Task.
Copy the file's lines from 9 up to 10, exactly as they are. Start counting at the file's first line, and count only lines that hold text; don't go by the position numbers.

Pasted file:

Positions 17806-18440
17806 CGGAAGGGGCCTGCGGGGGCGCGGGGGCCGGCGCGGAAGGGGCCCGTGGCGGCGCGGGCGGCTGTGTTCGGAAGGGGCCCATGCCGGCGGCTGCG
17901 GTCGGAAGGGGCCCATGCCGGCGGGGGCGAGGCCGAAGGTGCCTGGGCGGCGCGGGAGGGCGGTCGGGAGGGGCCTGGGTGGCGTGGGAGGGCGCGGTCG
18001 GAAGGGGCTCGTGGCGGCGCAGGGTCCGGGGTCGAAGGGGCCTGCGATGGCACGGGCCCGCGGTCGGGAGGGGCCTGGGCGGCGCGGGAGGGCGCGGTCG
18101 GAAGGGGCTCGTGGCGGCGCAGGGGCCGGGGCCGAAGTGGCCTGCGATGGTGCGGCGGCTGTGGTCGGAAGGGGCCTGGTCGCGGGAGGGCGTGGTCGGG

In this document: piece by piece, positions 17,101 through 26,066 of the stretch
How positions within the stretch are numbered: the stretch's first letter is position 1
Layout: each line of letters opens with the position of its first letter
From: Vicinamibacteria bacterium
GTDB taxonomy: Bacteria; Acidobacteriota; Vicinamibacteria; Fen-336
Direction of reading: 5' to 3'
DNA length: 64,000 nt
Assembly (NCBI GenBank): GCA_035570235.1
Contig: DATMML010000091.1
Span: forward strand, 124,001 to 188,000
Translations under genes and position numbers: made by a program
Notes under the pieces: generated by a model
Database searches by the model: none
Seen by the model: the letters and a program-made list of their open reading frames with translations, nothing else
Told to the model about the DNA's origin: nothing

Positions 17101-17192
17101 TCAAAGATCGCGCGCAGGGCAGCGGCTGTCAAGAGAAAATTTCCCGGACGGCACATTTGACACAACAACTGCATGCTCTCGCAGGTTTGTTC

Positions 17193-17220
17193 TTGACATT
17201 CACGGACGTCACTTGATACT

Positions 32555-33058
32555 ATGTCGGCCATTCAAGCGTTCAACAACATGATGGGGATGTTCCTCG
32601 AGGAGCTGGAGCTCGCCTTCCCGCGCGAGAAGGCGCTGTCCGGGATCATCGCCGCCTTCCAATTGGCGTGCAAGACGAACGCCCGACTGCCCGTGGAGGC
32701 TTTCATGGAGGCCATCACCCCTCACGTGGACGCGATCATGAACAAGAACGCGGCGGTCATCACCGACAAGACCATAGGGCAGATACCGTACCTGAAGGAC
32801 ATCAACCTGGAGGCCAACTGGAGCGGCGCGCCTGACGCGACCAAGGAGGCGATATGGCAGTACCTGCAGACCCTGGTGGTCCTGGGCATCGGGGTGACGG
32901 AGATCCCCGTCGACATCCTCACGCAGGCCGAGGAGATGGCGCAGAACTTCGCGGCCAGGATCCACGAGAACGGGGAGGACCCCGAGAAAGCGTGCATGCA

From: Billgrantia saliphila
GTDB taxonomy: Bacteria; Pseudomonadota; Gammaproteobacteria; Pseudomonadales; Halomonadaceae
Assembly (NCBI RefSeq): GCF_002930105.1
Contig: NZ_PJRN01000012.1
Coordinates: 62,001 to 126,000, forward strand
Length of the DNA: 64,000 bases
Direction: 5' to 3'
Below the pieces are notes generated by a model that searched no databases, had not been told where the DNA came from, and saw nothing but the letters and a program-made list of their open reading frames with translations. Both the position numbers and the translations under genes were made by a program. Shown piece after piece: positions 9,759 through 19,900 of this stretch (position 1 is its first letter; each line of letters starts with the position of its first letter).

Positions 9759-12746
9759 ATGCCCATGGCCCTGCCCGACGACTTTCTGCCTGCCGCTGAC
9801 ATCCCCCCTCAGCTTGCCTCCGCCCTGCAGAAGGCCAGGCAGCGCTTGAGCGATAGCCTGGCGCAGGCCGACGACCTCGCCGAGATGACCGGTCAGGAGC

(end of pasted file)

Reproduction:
From: Vicinamibacteria bacterium
GTDB taxonomy: Bacteria; Acidobacteriota; Vicinamibacteria; Fen-336